In many cases, trade secrets, know-how or other non-patentable knowledge can be more valuable than patents. These things are - among others - protected under the Act Against Unfair Competition (UWG). The principle of this law is to ensure that everyone participating in the trade and business is complying with the basic rules of honest practices.
UWG is sometimes used as a supplementary protection for industrial property rights. As for what deeds are considered as unfair competition, UWG mainly contains general clauses. According to Sections 1 and 3 UWG, any person who, in the course of business activity for purposes of competition, 'commits acts contrary to honest practices', or 'makes deceptive statements concerning business matters, in particular concerning the nature, the origin, the manner of manufacture, or the pricing of individual goods or commercial services or of the offer as a whole, concerning price lists, the manner or the source of acquisition of goods, concerning the possession of awards, concerning the occasion or purpose of the same, or concerning the size of the available stock', may be considered to have commited unfair competition. Under the light of these principles, the courts contribute to form the present system by case law. Specific examples of unfair competition acts are false or offensive and annoying advertisement, slavishing imitations, attacks of business activity, to name only a few.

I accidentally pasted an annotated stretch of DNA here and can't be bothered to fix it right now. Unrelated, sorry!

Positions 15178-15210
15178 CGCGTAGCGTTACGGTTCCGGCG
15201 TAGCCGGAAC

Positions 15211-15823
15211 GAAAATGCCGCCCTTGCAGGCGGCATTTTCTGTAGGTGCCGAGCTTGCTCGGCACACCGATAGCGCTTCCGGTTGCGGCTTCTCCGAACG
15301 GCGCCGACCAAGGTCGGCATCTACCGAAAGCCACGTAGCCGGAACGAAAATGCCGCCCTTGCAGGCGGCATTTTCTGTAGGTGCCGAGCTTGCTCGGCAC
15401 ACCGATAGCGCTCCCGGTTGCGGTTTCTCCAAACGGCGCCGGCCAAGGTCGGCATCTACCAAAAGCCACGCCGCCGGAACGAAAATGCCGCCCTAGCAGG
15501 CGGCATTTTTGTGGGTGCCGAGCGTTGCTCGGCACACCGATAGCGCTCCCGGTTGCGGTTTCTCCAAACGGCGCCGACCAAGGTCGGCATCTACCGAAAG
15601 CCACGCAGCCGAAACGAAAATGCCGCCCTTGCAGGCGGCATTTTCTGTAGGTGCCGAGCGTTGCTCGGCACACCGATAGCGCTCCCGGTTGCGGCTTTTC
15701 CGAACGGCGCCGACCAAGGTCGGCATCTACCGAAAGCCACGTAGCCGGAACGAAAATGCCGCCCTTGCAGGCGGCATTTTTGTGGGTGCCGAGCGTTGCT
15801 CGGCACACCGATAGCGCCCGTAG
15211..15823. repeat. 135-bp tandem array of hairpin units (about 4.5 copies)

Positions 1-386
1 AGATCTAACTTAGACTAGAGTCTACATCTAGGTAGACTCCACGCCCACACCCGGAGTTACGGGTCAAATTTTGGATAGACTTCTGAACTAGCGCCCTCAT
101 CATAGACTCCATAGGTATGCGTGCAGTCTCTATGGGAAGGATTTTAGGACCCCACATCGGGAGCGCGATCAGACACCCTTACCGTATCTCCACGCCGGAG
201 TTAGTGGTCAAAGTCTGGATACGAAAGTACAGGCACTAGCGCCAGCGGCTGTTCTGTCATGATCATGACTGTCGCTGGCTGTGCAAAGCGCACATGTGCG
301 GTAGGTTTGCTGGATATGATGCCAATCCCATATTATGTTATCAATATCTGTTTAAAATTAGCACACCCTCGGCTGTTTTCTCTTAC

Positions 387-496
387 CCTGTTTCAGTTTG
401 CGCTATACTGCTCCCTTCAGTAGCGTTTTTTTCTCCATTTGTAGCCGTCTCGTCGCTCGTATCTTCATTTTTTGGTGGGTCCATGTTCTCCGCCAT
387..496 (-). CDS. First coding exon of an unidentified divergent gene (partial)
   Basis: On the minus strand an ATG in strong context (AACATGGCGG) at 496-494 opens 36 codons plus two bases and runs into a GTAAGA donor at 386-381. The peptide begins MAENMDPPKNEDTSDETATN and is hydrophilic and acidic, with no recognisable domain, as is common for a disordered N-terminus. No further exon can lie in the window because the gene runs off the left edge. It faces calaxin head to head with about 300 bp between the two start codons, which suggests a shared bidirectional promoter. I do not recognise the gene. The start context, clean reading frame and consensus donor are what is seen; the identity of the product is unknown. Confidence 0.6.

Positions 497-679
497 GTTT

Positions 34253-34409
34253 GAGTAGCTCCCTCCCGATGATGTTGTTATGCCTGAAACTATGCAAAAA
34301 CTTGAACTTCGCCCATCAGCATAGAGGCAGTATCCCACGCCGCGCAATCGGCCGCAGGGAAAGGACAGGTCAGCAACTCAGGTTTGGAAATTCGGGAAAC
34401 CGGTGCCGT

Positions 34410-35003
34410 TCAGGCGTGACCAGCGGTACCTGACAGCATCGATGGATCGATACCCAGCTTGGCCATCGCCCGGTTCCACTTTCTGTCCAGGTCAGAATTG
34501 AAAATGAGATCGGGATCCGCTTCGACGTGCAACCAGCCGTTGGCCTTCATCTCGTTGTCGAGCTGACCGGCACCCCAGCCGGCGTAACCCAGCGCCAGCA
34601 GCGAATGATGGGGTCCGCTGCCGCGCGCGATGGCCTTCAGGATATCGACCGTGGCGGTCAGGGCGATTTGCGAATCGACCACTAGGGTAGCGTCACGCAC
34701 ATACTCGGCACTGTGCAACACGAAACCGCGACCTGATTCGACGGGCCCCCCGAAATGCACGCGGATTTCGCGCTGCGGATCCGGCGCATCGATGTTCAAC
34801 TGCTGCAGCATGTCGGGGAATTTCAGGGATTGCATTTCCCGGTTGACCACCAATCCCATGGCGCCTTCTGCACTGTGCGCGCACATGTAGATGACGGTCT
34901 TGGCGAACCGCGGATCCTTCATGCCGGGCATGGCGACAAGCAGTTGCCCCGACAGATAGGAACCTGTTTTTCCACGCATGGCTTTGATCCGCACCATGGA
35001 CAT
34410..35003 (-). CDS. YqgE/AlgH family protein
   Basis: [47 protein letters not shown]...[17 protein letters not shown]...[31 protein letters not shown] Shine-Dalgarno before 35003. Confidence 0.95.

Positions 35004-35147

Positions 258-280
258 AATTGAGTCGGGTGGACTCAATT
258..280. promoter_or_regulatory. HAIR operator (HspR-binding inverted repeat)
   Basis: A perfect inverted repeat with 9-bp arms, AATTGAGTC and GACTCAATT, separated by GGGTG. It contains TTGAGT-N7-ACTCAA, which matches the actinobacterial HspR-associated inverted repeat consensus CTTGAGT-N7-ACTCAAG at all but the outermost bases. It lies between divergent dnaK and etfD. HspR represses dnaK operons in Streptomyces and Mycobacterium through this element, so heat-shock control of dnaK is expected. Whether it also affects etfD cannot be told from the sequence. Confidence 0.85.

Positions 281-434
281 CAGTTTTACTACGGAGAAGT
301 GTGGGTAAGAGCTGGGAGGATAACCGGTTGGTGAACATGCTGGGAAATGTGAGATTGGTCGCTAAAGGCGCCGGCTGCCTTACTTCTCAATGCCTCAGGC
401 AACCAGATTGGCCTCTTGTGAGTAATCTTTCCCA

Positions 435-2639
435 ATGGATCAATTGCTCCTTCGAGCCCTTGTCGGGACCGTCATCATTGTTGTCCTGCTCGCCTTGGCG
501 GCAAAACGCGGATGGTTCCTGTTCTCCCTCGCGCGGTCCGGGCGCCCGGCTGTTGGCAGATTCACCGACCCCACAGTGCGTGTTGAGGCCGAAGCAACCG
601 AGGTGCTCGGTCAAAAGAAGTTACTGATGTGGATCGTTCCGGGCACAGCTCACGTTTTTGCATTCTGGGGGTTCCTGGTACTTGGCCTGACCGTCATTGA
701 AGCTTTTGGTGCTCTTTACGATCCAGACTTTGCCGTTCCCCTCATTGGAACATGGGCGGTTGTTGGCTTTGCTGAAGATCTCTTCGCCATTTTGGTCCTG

A note-worthy point about UWG is that UWG is a very good weapon against unfair competition as it grants not only individual interests of competitors but also some certain consumer protection associations the right to sue for injunction.
The content of this article is intended to provide a general guide to the subject matter. Specialist advice should be sought about your specific circumstances.
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